Serviss' literary innovation combining these things together makes him the originator of all of today's "ancient alien" theories that involve extraterrestrials interacting with humans in the past and leaving behind evidence in the forms of monumental structures like the pyramids of Egypt.

The syndication of the installments of Edison's Conquest of Mars in newspapers across the U.S. gave the concept a wide introduction to the American people, and just like the clockwork speculation about life in Mars that built from 1877 through the late 1890s, provided the base for more speculations that have continued into the present day. The rest, as they say, is history.

Selected References

James Bonwick. The Great Pyramid of Giza: History and Speculation. New York: Dover Publications (2002). Originally published as Pyramid Facts and Fancies. London: C. Kegan Paul (1877). Preface written on August 28, 1877. pp 70-79.

Tabea Tietz. Giovanni Schiaparelli and the Martian Canals. SciHi Blog. March 14, 2019. [Online Article].

Percival Lowell. Four related essays from The Atlantic Monthly: "Mars. I. Atmosphere." vol. 75 (May 1895): 594-603; "Mars. II. The Water Problem." vol. 75 (June 1895): 749-758; "Mars. III. Canals." vol. 76 (July 1895): 106-119; "Mars. IV. Oases." vol. 76 (August 1895): 223-235.

Kevin Zahnle. Decline and Fall of the Martian Empire. Nature, 412, 209-2013 (2001). [Online article].

Garrett P. Serviss. Edison's Conquest of Mars. San Francisco Examiner, Sunday, 20 March 1898. p. 8. [Online scan at Newspapers.com].

Celebrating Political Calculations' Anniversary

Our anniversary posts typically represent the biggest ideas and celebration of the original work we develop here each year. Here are our landmark posts from previous years:

  • A Year's Worth of Tools (2005) - we celebrated our first anniversary by listing all the tools we created in our first year. There were just 48 back then. Today, there are over 300....
  • The S&P 500 At Your Fingertips (2006) - the most popular tool we've ever created, allowing users to calculate the rate of return for investments in the S&P 500, both with and without the effects of inflation, and with and without the reinvestment of dividends, between any two months since January 1871.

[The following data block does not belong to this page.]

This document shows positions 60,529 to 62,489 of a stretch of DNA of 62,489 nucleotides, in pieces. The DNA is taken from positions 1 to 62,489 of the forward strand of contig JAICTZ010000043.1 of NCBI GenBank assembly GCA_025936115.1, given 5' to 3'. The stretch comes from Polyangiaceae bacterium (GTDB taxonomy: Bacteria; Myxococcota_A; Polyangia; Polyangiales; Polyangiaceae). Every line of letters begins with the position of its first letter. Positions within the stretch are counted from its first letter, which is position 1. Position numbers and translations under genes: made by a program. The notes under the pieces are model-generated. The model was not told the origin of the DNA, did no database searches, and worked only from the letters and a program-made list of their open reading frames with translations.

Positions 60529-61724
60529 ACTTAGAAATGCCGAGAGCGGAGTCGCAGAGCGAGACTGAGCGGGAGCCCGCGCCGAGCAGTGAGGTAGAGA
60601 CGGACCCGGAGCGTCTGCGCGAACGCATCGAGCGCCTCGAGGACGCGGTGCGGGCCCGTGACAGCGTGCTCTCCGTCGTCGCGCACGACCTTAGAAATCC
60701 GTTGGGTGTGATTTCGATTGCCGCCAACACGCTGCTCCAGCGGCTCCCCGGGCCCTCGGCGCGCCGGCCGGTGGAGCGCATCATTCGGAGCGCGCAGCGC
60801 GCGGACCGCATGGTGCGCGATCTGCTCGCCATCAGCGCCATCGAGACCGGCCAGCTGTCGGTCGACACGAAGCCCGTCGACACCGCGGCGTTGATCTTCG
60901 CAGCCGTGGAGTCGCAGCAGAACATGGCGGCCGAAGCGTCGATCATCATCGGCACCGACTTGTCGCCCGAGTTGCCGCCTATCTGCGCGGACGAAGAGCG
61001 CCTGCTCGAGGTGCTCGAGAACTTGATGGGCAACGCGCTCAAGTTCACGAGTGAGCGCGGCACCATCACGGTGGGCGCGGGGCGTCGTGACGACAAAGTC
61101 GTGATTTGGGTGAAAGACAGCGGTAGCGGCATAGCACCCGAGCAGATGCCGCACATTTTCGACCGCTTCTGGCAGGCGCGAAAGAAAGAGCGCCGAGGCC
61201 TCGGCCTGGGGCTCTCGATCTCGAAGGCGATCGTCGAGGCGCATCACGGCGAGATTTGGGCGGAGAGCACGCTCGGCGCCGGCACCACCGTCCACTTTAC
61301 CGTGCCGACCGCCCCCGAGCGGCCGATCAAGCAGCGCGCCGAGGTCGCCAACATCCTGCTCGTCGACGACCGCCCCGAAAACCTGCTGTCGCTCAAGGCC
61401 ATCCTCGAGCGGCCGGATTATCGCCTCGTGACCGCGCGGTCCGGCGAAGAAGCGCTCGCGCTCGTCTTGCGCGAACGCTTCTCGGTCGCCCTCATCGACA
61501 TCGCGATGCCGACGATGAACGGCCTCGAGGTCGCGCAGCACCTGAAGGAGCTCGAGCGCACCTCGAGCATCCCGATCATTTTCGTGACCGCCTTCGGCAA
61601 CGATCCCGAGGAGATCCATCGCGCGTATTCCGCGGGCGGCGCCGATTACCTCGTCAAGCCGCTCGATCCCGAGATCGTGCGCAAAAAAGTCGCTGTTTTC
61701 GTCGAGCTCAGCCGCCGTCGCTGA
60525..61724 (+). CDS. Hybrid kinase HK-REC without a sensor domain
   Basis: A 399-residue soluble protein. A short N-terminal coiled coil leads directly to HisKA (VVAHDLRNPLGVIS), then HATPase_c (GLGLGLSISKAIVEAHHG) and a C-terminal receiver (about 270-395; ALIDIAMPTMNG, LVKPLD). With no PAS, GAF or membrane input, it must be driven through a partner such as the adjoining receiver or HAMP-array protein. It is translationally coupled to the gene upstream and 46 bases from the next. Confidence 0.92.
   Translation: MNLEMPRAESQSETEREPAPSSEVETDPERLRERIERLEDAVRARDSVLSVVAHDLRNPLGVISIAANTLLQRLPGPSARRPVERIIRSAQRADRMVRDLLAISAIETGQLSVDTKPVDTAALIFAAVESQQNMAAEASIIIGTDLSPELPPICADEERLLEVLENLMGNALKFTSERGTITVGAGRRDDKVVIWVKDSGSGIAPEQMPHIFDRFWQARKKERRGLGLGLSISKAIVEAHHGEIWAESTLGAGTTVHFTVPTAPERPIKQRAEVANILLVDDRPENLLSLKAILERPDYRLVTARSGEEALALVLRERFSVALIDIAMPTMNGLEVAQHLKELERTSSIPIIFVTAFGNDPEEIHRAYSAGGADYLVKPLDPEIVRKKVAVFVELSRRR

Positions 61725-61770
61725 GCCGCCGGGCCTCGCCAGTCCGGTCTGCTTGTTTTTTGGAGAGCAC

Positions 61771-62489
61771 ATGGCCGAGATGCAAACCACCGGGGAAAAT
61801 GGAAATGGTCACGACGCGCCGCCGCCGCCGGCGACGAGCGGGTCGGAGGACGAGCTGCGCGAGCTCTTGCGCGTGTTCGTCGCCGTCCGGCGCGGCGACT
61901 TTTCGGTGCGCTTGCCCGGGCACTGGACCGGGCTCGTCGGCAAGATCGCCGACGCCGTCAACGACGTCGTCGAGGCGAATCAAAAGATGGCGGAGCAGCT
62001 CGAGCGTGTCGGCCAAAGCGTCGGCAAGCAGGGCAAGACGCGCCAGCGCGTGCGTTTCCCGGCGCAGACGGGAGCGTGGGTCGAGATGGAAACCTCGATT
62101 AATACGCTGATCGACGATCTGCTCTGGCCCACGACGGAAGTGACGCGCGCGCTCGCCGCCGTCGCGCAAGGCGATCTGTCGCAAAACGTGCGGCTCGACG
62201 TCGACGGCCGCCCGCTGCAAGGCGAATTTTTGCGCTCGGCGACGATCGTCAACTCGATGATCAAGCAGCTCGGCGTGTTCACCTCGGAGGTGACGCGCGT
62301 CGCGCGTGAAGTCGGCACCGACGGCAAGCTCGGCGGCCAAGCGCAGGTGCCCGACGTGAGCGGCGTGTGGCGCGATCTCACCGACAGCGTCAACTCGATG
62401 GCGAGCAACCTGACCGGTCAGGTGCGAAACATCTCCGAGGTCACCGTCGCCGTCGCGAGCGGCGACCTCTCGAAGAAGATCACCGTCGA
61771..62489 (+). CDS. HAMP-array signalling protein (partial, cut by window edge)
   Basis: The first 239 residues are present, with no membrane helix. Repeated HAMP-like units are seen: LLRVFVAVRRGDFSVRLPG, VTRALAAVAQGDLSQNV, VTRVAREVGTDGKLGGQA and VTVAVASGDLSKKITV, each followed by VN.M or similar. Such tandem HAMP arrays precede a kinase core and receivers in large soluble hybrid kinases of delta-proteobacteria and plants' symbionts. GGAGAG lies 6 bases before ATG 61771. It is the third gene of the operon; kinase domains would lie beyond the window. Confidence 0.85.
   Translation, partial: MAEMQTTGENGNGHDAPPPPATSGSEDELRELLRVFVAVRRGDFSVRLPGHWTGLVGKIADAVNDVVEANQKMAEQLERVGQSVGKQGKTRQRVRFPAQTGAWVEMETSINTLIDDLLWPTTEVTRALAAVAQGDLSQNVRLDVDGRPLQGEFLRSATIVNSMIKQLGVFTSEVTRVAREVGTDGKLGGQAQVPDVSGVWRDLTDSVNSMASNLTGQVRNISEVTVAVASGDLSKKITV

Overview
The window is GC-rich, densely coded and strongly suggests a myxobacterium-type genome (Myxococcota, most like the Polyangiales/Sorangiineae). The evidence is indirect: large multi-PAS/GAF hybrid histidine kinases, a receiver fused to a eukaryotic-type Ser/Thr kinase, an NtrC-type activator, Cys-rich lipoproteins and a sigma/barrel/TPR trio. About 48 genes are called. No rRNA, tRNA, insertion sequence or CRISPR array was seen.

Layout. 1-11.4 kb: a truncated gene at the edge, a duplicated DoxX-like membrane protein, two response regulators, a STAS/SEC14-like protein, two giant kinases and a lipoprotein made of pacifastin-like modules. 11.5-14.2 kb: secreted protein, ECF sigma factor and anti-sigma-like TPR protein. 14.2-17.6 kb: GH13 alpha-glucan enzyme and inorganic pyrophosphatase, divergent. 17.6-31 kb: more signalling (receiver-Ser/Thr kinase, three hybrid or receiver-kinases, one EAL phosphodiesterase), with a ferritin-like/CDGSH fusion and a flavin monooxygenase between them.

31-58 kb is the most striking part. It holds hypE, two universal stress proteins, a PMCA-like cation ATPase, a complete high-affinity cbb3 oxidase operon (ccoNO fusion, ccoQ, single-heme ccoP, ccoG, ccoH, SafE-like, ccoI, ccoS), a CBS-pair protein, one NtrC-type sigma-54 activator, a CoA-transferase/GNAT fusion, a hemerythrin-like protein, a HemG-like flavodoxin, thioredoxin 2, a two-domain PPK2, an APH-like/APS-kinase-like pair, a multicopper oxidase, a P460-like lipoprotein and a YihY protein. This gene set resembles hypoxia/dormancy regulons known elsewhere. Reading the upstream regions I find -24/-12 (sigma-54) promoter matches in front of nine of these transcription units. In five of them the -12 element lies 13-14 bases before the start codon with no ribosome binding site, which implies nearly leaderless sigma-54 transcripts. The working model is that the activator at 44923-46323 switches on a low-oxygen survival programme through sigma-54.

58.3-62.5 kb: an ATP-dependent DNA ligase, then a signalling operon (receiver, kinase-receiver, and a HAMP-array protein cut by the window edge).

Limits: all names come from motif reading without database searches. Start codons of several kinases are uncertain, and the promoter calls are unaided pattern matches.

• The Sun, In the Center (2007) - we identify the primary driver of stock prices and describe a whole new way to visualize where they're going (especially in periods of order!)
  • Acceleration, Amplification and Shifting Time (2008) - we apply elements of chaos theory to describe and predict how stock prices will change, even in periods of disorder.
  • The Trigger Point for Taxes (2009) - we work out both when, and by how much, U.S. politicians are likely to change the top U.S. income tax rate. Sadly, events in recent years have proven us right.
  • The Zero Deficit Line (2010) - a whole new way to find out how much federal government spending Americans can really afford and how much Americans cannot really afford!
  • Can Increasing the Minimum Wage Boost GDP? (2011) - using data for teens and young adults spanning 1994 and 2010, not only do we demonstrate that increasing the minimum wage fails to increase GDP, we demonstrate that it reduces employment and increases income inequality as well!
  • The Discovery of the Unseen (2012) - we go where so-called experts on income inequality fear to tread and reveal that U.S. household income inequality has increased over time mostly because more Americans live alone!

We marked our 2013 anniversary in three parts, since we were telling a story too big to be told in a single blog post! Here they are:

  • The Major Trends in U.S. Income Inequality Since 1947 (2013, Part 1) - we revisit the U.S. Census Bureau's income inequality data for American individuals, families and households to see what it really tells us.
  • The Widows Peak (2013, Part 2) - we identify when the dramatic increase in the number of Americans living alone really occurred and identify which Americans found themselves in that situation.
  • The Men Who Weren't There (2013, Part 3) - our final anniversary post installment explores the lasting impact of the men who died in the service of their country in World War 2 and the hole in society that they left behind, which was felt decades later as the dramatic increase in income inequality for U.S. families and households.

Resuming our list of anniversary posts....


About Political Calculations

Welcome to the blogosphere's toolchest! Here, unlike other blogs dedicated to analyzing current events, we create easy-to-use, simple tools to do the math related to them so you can get in on the action too! If you would like to learn more about these tools, or if you would like to contribute ideas to develop for this blog, please e-mail us at: